Roughly 8,000 years ago, indigenous peoples began hunting, making tools, and—occasionally—living here, beside what we now call Spring Brook. Over the years, Arboretum staff members have uncovered projectile points (likely arrow heads and spear tips) and toolmaking artifacts in a few places across the Arboretum’s landscape. About 100 artifacts have been found, dating from the Middle Archaic Period (8,000-5,000 years ago) to the Woodlands Periods (3,000-400 years ago). These objects now reside in the Arboretum library’s archive in the Hunnewell Building.
In the segment below, Head of the Library and Archives Lisa Pearson talks about what the artifacts may tell us about the people who made and used them.
My name is Lisa Pearson, and I’m the Head of the Library and the Archives at the Arnold Arboretum.
On the Arboretum grounds, there have been found a number of Native American artifacts, and some of these are very ancient. There are some that date back to the Middle Archaic Period, which is around 6,000 years before the present time. There are also Late Archaic Period artifacts and a lesser amount from the Woodland Period, which is approximately 2,000-3,000 years ago up until about 400 years ago.
The artifacts are primarily points. They would have been points either for spears—perhaps spears that were thrown with spear throwers—or else very small ones that might possibly have tipped arrows. Although, the majority of the points are ones that are somewhat larger that could possibly have been tipping spears.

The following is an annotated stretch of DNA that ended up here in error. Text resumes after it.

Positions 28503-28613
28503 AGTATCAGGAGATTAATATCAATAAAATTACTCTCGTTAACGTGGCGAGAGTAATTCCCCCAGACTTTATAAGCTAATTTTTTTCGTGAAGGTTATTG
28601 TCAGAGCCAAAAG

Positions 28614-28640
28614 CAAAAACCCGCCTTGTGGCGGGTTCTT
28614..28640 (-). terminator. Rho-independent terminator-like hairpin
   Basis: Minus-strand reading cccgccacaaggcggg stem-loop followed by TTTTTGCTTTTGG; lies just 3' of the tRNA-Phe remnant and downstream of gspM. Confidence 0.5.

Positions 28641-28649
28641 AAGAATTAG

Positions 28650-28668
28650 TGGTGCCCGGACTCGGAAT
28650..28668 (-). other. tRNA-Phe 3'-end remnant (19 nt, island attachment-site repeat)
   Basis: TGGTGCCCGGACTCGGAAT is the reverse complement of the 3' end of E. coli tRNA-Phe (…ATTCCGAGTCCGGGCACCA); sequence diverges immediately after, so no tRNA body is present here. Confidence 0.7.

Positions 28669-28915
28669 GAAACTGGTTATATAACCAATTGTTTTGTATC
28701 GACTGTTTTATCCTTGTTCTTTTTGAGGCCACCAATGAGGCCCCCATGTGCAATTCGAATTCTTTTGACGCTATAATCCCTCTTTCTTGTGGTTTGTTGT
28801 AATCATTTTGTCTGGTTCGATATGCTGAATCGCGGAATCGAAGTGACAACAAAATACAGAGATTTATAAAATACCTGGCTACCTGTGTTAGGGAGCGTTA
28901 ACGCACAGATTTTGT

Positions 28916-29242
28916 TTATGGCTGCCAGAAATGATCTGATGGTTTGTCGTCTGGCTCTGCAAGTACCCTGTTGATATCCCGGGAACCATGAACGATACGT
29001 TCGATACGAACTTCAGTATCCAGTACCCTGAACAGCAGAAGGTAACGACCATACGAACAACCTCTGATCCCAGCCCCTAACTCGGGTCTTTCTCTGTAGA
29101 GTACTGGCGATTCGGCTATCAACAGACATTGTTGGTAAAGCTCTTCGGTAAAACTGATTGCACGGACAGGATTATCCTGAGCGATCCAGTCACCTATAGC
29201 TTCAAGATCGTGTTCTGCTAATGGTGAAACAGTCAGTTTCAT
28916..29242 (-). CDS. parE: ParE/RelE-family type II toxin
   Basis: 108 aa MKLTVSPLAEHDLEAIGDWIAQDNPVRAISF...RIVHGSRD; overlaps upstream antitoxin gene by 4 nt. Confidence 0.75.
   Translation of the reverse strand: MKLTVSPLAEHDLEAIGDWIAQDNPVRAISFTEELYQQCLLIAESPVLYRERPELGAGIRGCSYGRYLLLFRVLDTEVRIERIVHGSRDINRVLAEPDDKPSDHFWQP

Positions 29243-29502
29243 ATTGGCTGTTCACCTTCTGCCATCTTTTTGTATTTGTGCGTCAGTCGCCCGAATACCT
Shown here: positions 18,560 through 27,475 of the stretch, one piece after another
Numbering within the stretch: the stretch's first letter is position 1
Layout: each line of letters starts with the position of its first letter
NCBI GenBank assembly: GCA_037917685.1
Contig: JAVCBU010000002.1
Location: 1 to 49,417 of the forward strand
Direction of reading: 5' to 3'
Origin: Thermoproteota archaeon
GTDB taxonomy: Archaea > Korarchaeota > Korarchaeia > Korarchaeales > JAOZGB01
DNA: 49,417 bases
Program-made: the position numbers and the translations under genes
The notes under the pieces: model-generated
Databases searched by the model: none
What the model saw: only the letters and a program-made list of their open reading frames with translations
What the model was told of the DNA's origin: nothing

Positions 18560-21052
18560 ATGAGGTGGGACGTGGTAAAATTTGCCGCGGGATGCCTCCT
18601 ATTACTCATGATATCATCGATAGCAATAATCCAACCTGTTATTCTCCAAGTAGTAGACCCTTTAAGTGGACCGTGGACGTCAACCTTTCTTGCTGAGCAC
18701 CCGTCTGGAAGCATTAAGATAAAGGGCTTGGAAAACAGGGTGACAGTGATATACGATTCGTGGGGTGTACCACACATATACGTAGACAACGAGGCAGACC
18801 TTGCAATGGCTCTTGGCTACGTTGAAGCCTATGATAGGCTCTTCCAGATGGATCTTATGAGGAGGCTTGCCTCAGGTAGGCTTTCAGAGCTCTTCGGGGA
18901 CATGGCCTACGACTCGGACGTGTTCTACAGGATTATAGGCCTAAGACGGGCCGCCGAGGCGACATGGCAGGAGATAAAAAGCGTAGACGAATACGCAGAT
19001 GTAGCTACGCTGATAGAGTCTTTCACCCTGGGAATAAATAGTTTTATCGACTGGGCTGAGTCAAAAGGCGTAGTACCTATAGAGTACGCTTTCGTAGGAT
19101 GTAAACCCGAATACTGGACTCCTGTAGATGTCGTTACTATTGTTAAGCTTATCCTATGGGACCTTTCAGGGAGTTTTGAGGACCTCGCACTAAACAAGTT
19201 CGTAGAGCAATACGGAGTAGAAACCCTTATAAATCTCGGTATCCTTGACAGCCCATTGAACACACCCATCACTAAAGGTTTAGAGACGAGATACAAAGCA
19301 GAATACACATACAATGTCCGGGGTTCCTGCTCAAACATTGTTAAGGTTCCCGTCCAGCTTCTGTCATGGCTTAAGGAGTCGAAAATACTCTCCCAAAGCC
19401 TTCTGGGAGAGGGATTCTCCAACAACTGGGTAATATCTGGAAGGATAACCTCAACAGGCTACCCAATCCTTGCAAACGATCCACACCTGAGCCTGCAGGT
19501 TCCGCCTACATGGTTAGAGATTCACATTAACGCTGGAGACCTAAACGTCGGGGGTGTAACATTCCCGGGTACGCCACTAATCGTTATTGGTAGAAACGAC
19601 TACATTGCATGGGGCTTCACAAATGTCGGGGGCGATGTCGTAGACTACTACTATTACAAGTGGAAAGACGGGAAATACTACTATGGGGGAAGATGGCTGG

There are other sorts of objects as well. There are objects that were used perhaps for pounding. Other ones that were used for scraping—perhaps for scraping animal skins or other sorts of tasks. There are also just flakes that had been chipped off of larger pieces of stone, that had been struck perhaps with a hammer stone and then broken off. So, our collection does have a number of different things.
There are a few objects from more recent times. There are a few coins from the Colonial period, and there is also a gunflint from the Colonial period. It was a gunflint that perhaps had been in a musket, a rather large gunflint. We know it is a gunflint because it’s wrapped in lead, and that was the way that they were held in the gunlock to fire the musket.
These Native American artifacts are not the only artifacts that we have in the archives at the Arnold Arboretum. As well as many, many paper items—including correspondence, and letters, and reports, and things of that nature—we also have physical objects. One of them is even Charles Sprague Sargent’s American Civil War uniform. He was in the Union Army, and we have a coat that he wore during that time, as well as his shoulder boards, that indicate his rank of Captain in the Union Army. In addition, we have two of his swords that he carried, we assume that he carried, at that time.
Ernest Jesse Palmer was associated with the Arnold Arboretum for probably almost 40 years. He had initially come to the attention of Charles Sprague Sargent as a plant collector, and he worked as a contract plant collector for the Arboretum for about 15 or so years. Then, in the 1910s or 1920s, he came to Boston. He had been based out in Missouri, and he came to Boston, and became employed at the Arboretum itself. He worked doing roles in curation and different tasks. But one thing that he was particularly interested in were the native artifacts that were being found on the grounds by the crew. He, in fact, instructed the horticultural crew to bring him any objects that they might find and to make a note of where they had been found on the grounds. So, from those collections of Palmer… he seemed also to be someone who could find artifacts himself very astutely and very well. He located a number of artifacts and put together a collection probably of 60 or so different points, primarily points, that became the basis of our collection.Tap here to read a transcript.